We interrupt our regular programming today to mark a truly historic milestone – 800 years since King John set his seal to the Magna Carta (Great Charter) in a field at Runnymede to the west of London.
So, where can you see a copy in London?
The British Library actually holds two of the four surviving documents from 1215 (one is pictured above) – the other two are held by Lincoln and Salisbury Cathedrals.
One of the copies in the British Library was damaged in an 18th century fire; the other was found in a tailor’s shop in London in the 17th century – made of sheepskin, it was apparently about to be taken apart to line collars.
The library’s current Magna Carta exhibition, Magna Carta: Law, Liberty, Legacy, features the two documents (along with Jefferson’s handwritten copy of the Declaration of Independence and one of the original copies of the US Bill of Rights). For more about the exhibition, see www.bl.uk/events/magna-carta–law-liberty-legacy (runs until 1st September – for more see our earlier post here).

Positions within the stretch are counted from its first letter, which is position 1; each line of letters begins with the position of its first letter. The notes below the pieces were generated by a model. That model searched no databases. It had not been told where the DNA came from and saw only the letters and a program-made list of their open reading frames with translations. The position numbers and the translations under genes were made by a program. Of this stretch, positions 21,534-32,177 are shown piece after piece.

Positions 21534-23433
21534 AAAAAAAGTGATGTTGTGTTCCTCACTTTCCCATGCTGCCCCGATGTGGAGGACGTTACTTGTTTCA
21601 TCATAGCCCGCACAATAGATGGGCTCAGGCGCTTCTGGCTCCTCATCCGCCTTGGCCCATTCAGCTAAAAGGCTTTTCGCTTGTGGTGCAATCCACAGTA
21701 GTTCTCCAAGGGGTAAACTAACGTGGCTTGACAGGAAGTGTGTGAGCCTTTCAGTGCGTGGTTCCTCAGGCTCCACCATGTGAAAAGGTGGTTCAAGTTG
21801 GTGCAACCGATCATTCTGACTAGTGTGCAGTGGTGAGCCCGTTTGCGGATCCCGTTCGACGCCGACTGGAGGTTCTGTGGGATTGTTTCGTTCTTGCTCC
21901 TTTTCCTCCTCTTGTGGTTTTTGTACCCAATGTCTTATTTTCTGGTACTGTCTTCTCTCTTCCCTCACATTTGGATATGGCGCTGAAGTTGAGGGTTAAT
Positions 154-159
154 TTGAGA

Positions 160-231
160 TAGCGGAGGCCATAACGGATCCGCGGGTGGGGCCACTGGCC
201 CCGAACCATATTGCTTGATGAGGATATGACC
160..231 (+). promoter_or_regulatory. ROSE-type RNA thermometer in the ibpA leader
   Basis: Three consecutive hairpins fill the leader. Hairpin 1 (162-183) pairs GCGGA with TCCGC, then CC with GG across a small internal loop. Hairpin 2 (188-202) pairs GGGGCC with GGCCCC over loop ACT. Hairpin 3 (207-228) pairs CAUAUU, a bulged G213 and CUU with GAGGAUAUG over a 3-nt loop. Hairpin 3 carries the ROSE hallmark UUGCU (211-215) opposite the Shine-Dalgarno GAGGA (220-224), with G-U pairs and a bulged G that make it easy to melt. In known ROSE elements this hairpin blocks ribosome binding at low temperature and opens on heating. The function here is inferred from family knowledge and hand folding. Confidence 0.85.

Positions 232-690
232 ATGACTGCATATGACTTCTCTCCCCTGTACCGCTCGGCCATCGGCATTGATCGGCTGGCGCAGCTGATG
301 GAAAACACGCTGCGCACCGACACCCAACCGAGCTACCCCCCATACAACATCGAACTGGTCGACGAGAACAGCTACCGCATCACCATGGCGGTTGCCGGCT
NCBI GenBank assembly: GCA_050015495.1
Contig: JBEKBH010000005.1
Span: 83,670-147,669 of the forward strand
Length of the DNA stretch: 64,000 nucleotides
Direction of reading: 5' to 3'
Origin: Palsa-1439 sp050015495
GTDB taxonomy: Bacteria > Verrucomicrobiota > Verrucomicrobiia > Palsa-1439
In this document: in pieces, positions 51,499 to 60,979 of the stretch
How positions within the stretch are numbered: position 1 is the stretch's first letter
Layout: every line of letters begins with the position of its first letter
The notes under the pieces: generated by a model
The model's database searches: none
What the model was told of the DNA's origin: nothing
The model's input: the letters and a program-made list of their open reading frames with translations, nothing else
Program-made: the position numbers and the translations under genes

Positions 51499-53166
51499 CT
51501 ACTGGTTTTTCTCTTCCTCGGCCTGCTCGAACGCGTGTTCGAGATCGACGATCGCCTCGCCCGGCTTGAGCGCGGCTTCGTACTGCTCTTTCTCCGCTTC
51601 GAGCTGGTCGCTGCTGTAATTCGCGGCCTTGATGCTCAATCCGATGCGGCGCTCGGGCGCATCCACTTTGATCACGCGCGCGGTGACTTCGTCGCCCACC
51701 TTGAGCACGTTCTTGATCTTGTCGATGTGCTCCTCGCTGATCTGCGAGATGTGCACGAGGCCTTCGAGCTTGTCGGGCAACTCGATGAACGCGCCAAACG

Meanwhile, the City of London Corporation also possesses a copy of the Magna Carta – although a later one that that issued in 1215.
Issued by King Edward I in 1297, this was the one which saw the document’s clauses, somewhat changed from 1215, written into the statutes for the first time.
Stored at the Guildhall Art Gallery, it is too delicate to be on permanent display but is currently on display in the City of London Heritage Gallery until 1st October (for more follow this link).
You can read more about the Magna Carta and its London connections in our Wednesday series, 10 sites from London at the time of the Magna Carta.
PICTURE: British Library.